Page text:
Western Power Time Zones and the Solar Duck Curve

Not only were importers hoarding power, their states get darker earlier requiring conventional natural gas and coal power to kick in.

Michael Schellenberger recently stated:

“California couldn’t find any more power from Arizona, Nevada, or Oregon, which were also struggling in a heat wave with low wind speeds while being located to the east of California and therefore in the dark sooner. – Michael Schellenberger, “Why Renewables Cause Blackouts and Increase Vulnerability to Extreme Weather”, April 20, 2021.

Because Arizona, Nevada and Utah are located easterly of California, they are in darkness sooner than California. During heat wave of the summer of 2020, it couldn’t import enough backup power from those states because they needed it for their own needs as they had switched to a greater proportion of solar power in their energy portfolios. Before solar power penetrated the market, these states had no daily energy crisis due to solar power phasing out at the end of each day, called the “Duck Curve”.

California has an Energy Imbalancing Market (EIM) run by its Independent System Operator (CA-ISO) to import power each day during the sunset hours when solar power fades out. But during the blackouts of summer 2020, the EIM failed in part due to a time zone difference in the availability of solar power as well as out of state providers hoarding backup power because of their greater reliance on intermittent green power.

The Texas blackouts of the winter of 2020 occurred because of something similar. Texas’ power grid is self-contained and depends on the availability of wind power from its western sector, solar farms in the central and eastern sector and scattered natural gas power plants to be available if there is a sub-regional power outage. But the snowstorm and freeze of 2021 was statewide, leaving no untouched backup power source to supply other areas. Cloud cover and snow blocked out solar power and froze wind turbines, as well as wind was nil. And the snowstorm hit west Texas harder. Moreover, solar radiation varies vastly across Texas from west to east.

Solar Power Soon Sunsetting

Lobbyists are paid to lobby for their clients. And California has to continue to reduce air pollution in its peculiar smog traps. So, the advocacy for clean power by the above-cited environmental lobbyists is acknowledged. But soon there will be zero emission natural gas power plants that will be reliable 24/7/365 except for down time for maintenance. Nat Gas power plants can be relocated back to near where customers live without costly transmission lines from solar farms located hundreds of miles away that have to run through forests where windstorms can cause deadly dropped power line fires in California.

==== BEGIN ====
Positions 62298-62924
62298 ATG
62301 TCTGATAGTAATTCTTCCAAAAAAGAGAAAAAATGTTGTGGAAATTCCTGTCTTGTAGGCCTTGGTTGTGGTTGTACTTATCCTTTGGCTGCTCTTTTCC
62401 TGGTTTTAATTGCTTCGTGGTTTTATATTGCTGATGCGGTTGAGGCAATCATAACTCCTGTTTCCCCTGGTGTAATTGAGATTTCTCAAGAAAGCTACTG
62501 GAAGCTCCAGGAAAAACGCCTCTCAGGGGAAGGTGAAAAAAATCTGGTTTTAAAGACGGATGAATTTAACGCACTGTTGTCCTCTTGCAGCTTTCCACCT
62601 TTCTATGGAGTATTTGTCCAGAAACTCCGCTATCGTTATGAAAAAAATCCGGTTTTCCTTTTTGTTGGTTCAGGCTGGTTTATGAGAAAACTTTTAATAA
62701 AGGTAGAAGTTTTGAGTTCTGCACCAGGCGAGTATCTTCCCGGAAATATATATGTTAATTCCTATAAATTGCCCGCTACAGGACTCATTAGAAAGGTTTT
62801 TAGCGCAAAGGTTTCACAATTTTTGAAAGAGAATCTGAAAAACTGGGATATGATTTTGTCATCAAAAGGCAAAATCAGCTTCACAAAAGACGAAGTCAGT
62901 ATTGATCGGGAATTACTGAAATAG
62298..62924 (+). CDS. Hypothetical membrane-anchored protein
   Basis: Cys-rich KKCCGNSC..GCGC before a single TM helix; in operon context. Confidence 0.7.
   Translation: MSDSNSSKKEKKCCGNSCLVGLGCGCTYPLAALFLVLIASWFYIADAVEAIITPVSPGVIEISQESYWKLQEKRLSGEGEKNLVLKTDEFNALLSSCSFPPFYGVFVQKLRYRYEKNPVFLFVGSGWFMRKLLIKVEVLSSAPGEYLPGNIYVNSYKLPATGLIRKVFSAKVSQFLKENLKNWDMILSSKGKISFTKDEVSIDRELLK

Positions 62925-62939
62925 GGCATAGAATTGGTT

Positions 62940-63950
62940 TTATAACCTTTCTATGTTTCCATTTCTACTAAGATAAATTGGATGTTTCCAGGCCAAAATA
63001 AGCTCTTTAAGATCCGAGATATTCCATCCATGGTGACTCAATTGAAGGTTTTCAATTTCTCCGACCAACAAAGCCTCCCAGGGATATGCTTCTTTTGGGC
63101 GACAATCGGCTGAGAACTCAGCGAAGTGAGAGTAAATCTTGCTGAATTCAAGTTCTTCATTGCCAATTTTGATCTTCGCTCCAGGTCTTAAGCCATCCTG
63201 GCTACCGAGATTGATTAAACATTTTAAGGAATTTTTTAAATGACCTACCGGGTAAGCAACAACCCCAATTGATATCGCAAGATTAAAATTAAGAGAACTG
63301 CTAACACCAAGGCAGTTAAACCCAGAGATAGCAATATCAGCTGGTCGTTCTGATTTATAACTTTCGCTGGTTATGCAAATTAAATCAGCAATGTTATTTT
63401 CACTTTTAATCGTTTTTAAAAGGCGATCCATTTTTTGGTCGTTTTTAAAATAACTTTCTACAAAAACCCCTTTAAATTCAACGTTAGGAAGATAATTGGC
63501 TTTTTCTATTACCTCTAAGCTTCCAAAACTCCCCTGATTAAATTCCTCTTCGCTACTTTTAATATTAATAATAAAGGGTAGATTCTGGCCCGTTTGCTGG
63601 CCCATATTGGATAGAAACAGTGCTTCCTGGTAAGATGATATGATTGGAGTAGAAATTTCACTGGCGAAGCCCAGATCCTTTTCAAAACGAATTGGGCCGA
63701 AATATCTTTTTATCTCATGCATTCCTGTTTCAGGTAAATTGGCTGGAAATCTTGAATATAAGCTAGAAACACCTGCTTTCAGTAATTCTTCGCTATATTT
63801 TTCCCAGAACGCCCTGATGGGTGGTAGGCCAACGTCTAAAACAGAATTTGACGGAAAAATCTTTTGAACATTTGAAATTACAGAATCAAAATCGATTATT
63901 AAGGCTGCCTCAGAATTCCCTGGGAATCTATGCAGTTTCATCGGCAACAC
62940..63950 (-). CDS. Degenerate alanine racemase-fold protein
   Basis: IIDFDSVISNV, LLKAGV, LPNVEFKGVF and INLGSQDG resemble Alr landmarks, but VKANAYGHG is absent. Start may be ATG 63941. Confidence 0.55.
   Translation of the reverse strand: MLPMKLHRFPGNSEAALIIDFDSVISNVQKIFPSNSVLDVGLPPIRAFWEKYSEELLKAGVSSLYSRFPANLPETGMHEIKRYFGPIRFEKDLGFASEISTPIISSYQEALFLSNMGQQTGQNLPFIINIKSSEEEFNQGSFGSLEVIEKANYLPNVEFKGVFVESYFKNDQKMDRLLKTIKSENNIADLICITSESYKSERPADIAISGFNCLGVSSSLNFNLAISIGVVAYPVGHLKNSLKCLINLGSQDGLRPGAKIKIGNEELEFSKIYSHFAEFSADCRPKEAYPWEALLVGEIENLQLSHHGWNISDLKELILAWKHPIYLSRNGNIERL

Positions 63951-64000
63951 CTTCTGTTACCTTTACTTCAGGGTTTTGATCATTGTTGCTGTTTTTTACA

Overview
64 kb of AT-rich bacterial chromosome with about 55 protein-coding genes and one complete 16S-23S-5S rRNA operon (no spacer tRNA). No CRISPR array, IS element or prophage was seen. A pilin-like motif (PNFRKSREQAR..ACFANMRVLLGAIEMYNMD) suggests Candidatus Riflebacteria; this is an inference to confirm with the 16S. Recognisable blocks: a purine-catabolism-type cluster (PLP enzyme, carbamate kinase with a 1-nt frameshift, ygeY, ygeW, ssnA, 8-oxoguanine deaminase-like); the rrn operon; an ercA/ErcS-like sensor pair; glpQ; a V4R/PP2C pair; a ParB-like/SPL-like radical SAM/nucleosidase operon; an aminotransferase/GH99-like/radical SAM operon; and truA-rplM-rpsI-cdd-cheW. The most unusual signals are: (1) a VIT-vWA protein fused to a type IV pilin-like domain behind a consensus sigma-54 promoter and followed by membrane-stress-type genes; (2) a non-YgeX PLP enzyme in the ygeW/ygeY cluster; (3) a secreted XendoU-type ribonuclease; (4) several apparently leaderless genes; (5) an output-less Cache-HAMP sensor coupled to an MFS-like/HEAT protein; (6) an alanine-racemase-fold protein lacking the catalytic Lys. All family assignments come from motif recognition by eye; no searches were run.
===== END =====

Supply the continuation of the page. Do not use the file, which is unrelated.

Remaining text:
And zero-carbon natural gas power plants can reduce the price of wholesale gas power about 55 percent from 4.2 cents to 1.9 cents per kilowatt hour without all the unreliability of solar power and mere 8 hour availability each day. The California Energy Commission projects the future price for concentrated solar power will be about 5 cents per kilowatt hour ($0.049) but that excludes the transmission and costly “smart grid” coordination costs and cost shifting.

The lobbyists for zero emission Nat Gas power plants will be showing up at the CPUC soon and the game of political football will change. Exacerbating the public policy problem is that green power has never delivered a public health payoff (other than from other personal health measures unrelated to cleaner air) as to asthma or lung cancer rates in California. Such health maladies are primarily human immune system issues in the first place. And the notion that climate change contributed to the overblown Coronavirus epidemic is just “batty”. Physically, climate change (i.e., global warming) is not an air pollution issue but a theoretic upper stratospheric matter in the first place. Countries located around the hotter equatorial zone don’t necessarily suffer from greater air pollution for air has to be trapped to result in pollution just as stagnant water is not safe to drink.